Project would double capacity of Coweta jail By ELIZABETH RICHARDSON Not surprisingly, major capital projects are essentially on hold for Coweta’s law enforcement agencies until the economic situation improves. However, Coweta County Sheriff Mike Yeager and Newnan Police Chief Douglas L. “Buster” Meadows are taking this time to focus on the basics — training, programs and the less-costly improvements — that will help make this community safer. The Coweta County Sheriff’s Office is awaiting a much overdue jail expansion that remains in the planning stages. The Newnan Police Department is preparing to implement a stateof-the-art crime suppression camera system. “That’s a big thing right now — to prepare for our future expansion,” said Sheriff Yeager. “It’s not going to happen in the next year or so, but it’s probably three or more years down the road.” The Coweta County Jail has a capacity of 350 inmates and consistently operates at or above capacity — sometimes going above 400 inmates. The sheriff would ideally like to double the capacity of the jail. When the jail opened in 1991, there were 200 beds — one bed per cell. Now that the population of the county has more than doubled from 60,000 in 1991, “we are double bunked, in some cases, triple, and we’re even looking at quadruple,” Yeager said. Since the jail is landlocked, the plan will be to demolish the neighboring old jail building built in 1976, which is located



behind the jail and was most recently used by the Crime Suppression Unit. Yeager believes the “most feasible” plan would be to utilize vertical space to increase their inmate capacity. His model for success is Carrollton’s correctional facility. Yeager envisions the expanded facility to be a total of five stories and house at least 75 inmates on each floor. In February, the county hired Mark Goldman and Associates to do a needs assessment/space analysis for the sheriff’s office and jail expansion. In the meantime, Yeager is working on plans to temporarily expand capacity until the jail expansion can be completed. He is presently creating a dormitory for the inmate trusties, which will free up 32 beds, according to the sheriff. In the women’s section, he’s adding some additional bed space. “If we can move them back into one section, we’ll free up 32 more beds,” said Yeager. The sheriff’s office also works closely with the Georgia Department of Corrections to move inmates into other cor-

rectional facilities when Coweta needs more bed space. Jail officials work with Coweta courts to push cases through the pike as quickly as possible. In addition to working to remedy the jail situation, Yeager assures the public that his employees are always trying to improve their traffic safety initiatives. “We’re trying to make roads as safe as we can here in Coweta County, by reducing the number of accidents and fatalities,” said Yeager. “A lot of this depends on the public — we need their help.” The sheriff said that the Criminal Investigation Division is continuously looking for ways to keep criminal activity down. They frequently document crime trends to identify areas at greater risk for thefts, burglaries and drugs. “We’re looking at the areas with problems to see what we can do to reduce the number of crimes,” said Yeager. The sheriff’s office is closely watching the state legislature to monitor changes in law, especially sex offender and gun laws. “The sheriff’s association is working with the state to make a safer Georgia, but we’re also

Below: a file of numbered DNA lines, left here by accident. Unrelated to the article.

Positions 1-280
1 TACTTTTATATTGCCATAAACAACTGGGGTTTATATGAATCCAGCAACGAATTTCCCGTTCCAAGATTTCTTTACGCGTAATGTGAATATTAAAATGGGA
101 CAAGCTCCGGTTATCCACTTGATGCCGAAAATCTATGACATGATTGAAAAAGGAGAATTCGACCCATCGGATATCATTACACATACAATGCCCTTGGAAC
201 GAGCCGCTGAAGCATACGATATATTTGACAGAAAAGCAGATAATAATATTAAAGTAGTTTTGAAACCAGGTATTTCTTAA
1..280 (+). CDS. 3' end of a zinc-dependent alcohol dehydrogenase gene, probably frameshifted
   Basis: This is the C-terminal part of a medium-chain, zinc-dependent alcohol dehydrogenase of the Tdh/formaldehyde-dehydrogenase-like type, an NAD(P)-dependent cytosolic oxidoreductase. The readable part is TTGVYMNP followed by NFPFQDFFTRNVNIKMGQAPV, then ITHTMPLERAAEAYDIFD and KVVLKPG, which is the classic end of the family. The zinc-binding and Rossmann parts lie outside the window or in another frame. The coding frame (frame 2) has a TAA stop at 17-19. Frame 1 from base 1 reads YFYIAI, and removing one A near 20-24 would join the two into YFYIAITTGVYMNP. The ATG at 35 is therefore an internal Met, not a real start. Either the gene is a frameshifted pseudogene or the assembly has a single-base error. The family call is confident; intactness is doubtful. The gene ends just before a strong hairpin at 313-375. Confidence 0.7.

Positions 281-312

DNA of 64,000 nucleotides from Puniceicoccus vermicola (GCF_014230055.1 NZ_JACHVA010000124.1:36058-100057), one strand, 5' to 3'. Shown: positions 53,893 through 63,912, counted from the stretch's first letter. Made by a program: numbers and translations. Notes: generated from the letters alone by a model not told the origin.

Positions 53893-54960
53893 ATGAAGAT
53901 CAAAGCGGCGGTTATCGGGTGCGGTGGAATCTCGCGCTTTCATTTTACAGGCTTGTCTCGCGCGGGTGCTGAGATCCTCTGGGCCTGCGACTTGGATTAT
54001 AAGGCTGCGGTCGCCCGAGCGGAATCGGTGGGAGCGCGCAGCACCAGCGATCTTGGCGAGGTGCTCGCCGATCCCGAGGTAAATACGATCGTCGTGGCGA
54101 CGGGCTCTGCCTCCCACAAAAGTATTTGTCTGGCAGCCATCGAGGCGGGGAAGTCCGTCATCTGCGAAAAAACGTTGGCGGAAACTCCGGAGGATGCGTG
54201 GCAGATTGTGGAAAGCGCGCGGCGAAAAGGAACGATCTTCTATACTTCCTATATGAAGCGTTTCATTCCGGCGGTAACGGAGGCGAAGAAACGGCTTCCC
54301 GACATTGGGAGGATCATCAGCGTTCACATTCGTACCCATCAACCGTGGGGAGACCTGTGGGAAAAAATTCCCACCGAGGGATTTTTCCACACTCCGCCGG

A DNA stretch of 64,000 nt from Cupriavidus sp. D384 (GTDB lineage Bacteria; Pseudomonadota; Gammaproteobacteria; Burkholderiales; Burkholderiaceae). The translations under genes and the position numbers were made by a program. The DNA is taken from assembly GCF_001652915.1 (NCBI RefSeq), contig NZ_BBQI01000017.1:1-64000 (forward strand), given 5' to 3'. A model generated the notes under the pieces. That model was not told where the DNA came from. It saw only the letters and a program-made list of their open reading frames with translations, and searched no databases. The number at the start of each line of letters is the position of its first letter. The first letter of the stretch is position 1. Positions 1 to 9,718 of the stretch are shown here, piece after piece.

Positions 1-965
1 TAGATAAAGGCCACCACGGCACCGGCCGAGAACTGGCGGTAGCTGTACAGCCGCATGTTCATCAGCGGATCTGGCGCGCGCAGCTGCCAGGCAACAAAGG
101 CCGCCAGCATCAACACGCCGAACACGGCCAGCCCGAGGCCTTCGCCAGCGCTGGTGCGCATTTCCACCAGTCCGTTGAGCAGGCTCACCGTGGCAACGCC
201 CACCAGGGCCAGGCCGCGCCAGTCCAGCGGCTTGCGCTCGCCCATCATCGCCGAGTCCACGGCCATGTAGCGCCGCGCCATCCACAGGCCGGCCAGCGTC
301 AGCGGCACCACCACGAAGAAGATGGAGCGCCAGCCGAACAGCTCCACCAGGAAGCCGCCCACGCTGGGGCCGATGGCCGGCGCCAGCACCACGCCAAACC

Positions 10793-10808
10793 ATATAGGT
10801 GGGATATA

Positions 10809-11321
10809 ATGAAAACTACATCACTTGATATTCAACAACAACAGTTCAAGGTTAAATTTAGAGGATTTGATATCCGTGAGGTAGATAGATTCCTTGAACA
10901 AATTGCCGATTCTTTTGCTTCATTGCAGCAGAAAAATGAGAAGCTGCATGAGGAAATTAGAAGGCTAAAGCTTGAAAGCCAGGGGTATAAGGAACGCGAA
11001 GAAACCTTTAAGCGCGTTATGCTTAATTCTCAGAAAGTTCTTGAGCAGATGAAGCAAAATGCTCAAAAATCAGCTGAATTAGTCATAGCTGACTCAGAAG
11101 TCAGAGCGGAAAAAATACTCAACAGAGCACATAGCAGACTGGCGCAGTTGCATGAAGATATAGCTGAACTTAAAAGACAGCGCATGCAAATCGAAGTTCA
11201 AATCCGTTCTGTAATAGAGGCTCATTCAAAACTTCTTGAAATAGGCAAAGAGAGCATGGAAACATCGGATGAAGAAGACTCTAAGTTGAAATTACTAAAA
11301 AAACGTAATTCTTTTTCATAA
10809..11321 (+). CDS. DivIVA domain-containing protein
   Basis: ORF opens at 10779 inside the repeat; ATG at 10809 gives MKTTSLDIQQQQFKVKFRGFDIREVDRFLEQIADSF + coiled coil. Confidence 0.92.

trying to clean up [the sex offender law] a little bit in order to focus our energies on the people who need to be gone after,” said Yeager. The state legislature recently considered a bill that would allow some low-risk sex offenders to petition the courts to remove them from the sex offender registry after completing their sentences. Among those who would be eligible are the disabled, those confined to a hospice and so-called Romeo and Juliet statutory rape cases, in which the teens are close together in age. “We’re focused on keeping and maintaining the programs we’ve got in order to maintain a quieter, safer community here as we continue through this economic downturn and face an expanded population,” said Yeager. Keeping in line with that vision, Chief Meadows said Newnan police are about to implement a high visibility crime suppression camera system in the city. Wind Channel Communications will replace and upgrade the camera system at a total cost of $183,982. The project will be funded by a $75,430 Justice Assistance Grant, with the balance coming from the city’s drug condemnation funds. The current system consists of 20 cameras, but the new system would give the department the capability of adding up to 60 camera sites within the city of Newnan over time as money allows, according to Meadows. Meadows said the department has installed cameras in high crime areas where drugs are frequently sold and in high volume intersections. The cameras have the capa-

bility of filming in real time and archiving information for 14 days. Officers can review the data and archive video to a CD permanently. Police have upgraded the capabilities of the cameras at entrance ramps to the interstate so they will be able to capture tag numbers. The cameras are also a matter of officer safety, according to Meadows. Officers responding to the scene of a crime will now be able to view images from the scene ahead of time by uploading them directly to their in-car computers. “This will be real helpful because responding officers can get an idea of what’s happening before they arrive at the scene,” said Meadows. Implementation is expected